Satan’s Watin’

I’m not takin’ anymore chanceth with you!

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Directed by I. Freleng; Story by Warren Foster; Animation by Virgil Ross, Arthur Davis, Manuel Perez, and Ken Champin; Layouts by Hawley Pratt; Backgrounds by Irv Wyner; Voice Characterization by Mel Blanc; Musical Direction by Carl W. Stalling. A Looney Tune released in 1954.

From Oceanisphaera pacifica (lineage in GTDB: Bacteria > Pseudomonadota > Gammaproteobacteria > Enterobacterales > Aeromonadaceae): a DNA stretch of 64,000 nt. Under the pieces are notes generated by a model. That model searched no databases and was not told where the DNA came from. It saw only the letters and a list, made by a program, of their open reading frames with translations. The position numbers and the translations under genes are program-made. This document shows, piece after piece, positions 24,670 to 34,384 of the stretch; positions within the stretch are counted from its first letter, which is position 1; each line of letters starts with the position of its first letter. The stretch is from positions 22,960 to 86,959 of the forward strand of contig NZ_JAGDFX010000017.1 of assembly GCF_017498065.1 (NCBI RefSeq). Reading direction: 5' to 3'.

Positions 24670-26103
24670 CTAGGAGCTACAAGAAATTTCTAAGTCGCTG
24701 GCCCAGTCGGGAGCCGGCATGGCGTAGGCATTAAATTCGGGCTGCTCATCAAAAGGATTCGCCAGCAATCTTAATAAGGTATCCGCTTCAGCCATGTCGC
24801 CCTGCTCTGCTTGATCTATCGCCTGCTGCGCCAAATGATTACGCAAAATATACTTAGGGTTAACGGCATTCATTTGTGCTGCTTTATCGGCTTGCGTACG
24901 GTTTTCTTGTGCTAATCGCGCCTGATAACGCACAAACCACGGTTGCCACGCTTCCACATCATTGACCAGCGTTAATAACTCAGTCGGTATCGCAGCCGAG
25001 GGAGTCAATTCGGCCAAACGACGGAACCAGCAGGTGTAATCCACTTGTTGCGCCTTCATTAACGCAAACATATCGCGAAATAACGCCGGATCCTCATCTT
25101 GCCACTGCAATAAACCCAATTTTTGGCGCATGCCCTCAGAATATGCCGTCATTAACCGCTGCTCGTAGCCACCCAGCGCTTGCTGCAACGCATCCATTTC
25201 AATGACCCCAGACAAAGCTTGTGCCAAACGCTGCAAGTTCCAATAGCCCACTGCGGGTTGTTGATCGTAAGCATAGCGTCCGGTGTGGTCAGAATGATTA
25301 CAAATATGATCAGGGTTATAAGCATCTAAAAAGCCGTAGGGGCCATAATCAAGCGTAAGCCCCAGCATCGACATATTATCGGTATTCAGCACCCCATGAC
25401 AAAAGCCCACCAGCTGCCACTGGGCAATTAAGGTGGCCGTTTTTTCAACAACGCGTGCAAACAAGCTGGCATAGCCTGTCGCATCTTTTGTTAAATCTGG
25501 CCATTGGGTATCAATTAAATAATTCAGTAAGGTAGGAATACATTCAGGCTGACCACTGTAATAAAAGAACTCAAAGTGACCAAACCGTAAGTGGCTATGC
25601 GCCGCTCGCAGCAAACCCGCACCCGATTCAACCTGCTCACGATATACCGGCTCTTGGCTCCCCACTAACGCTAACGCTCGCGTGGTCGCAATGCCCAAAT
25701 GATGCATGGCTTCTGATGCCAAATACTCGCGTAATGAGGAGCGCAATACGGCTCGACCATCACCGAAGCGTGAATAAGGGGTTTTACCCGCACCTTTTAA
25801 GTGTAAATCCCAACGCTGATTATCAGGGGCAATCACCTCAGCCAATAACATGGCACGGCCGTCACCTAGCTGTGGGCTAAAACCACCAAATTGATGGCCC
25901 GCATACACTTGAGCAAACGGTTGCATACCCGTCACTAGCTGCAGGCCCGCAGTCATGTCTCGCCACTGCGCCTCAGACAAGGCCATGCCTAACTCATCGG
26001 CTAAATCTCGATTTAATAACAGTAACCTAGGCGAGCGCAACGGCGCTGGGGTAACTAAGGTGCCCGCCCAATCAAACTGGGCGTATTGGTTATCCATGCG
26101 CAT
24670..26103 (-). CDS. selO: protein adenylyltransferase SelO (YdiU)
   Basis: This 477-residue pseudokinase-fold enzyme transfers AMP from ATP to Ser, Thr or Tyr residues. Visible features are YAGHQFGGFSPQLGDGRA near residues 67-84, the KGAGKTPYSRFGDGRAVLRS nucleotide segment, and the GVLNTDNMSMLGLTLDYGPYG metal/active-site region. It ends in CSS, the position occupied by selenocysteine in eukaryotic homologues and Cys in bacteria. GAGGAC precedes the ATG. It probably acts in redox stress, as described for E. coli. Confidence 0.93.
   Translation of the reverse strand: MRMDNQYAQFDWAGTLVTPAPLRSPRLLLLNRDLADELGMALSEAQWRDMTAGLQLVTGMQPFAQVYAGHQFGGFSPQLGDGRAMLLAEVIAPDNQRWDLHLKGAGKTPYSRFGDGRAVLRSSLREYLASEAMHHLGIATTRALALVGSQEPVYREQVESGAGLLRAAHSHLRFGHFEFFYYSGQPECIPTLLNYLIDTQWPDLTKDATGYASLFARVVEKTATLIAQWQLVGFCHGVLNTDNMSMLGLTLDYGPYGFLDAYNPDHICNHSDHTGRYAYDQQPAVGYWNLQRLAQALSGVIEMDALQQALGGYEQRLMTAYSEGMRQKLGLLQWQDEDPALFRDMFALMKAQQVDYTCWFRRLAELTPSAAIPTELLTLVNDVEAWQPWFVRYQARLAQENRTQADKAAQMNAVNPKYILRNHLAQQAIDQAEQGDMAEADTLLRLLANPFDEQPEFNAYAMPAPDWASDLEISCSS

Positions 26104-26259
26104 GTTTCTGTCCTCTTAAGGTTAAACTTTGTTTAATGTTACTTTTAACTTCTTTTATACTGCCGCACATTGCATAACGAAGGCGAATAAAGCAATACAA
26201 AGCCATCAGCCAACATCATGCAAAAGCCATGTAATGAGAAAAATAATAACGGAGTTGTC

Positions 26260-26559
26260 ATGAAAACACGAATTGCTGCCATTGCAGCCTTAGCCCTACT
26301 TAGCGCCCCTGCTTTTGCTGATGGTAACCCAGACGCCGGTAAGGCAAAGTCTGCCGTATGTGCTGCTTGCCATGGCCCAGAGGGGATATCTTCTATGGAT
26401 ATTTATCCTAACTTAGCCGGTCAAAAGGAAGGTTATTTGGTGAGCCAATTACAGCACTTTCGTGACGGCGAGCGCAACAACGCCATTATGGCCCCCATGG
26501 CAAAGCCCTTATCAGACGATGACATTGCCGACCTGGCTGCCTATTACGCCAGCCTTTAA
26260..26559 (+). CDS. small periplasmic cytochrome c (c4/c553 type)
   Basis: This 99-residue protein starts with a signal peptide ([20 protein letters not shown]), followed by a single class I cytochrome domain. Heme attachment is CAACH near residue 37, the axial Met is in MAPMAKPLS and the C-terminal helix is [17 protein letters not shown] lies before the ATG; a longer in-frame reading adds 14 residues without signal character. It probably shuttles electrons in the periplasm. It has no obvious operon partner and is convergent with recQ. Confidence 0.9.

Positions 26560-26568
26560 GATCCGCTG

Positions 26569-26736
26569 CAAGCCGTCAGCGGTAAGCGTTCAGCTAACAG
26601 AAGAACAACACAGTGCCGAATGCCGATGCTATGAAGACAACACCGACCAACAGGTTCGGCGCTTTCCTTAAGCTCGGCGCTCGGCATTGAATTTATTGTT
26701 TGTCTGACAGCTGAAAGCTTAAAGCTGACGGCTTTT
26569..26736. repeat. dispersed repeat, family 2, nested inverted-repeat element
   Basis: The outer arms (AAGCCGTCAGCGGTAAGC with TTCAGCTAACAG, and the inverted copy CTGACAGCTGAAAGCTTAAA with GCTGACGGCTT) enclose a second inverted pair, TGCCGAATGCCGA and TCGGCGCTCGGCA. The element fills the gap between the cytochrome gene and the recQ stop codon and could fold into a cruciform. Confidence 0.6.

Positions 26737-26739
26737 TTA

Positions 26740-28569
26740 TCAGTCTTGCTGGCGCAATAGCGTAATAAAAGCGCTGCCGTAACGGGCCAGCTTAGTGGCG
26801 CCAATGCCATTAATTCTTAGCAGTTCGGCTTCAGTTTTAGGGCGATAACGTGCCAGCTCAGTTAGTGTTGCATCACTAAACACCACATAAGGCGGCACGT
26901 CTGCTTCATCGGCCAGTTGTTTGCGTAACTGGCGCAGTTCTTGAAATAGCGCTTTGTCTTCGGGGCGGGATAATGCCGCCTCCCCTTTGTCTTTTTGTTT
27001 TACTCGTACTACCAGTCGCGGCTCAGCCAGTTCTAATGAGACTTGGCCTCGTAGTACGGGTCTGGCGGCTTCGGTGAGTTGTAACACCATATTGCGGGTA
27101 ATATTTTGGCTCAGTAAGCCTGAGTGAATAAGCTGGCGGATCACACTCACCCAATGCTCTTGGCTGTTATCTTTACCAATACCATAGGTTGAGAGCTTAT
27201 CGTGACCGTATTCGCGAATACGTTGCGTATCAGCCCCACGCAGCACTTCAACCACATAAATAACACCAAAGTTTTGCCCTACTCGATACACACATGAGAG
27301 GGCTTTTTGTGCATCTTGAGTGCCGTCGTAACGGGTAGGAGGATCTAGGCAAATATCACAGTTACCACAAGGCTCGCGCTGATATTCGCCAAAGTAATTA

Another one of the 100 greatest! And don’t let the fact that the cartoon says Tweety is the star here. He’s but a means to an end. This is strictly Sylvester’s short. While doing the usual chase thing up on a building, Sylvester skids off the edge. But by using a couple of Tweety’s feathers, he manages to fly his way back up to safety. Tweety thanks him for returning them. Without those, Sylvester plummets. While it is true that cats land on their feet, gravity is still accounted for. With that pulling down on him, Sylvester smashes into the pavement. He’s dead. I’m not joking. His soul actually leaves his body. Two different escalators also appear. Any newly deceased being would choose the one going up, but it’s roped off. Sylvester has no choice but to take the one going down. In Hell, the devil (or one of his minions shaped like a bulldog) welcomes the cat. Looking him up in his book, the devil dog finds Sylvester is indeed supposed to be here. (Why? For trying to eat? Or do all cats go to Hell? In the real world, I’m not complaining. I hate cats. But I love Sylvester! This hardly seems fair.) Seems an eternity of being mauled by satanic dogs awaits him. There’s just one catch: since cats have nine lives, nothing happens until the rest of them show up. So I guess cats just go to hell then. What if his other lives were (whatever the divine powers that be in this short) deem good? Doesn’t matter. Back on Earth, Sylvester the second comes to. He reuses to chase Tweety anymore. (Not that it matters) Satan tempts him into it though, and the chase leads right in front of a steamroller. Sylvester’s second life sits next to his first, flat as the day he died. (Shouldn’t Tweety have died there too?) Sylvester three is told by Satan that having seven lives left means he’s lucky, and he chases the bird into an amusement park and into a haunted house. He is literally scared to death. Life three remains pale as a ghost. (Sadly, this ends the lives all looking different. But I guess that would be too morbid, because…) After coming to again, the fourth reiteration of the cat chases the canary into a shooting gallery. This was a different time, as those guns fire real bullets and lives 4-7 end up wasted. Tweety hops on a roller coaster, with Sylvester waiting with a club. Failing to keep his body in the vehicle at all times is what costs him life #8. Still thinking he has a choice in the matter, Sylvester runs off vowing to give up the chase. He decides to spend the remainder of his days in a bank vault. (I guess he knows by now that he’s screwed, so he might as well make his time last. It might be boring, but at least it’ll be peaceful.) That night, some burglars come into the bank, aiming to blow open the safe with nitroglycerin. If playing Crash Bandicoot has taught me anything, it’s that that stuff is a good way to get yourself killed. Surprise! They get themselves killed. And robbing a bank was enough to seal their fate, and down they go. Unfortunately for him, Sylvester was caught in the crossfire. Whoops.

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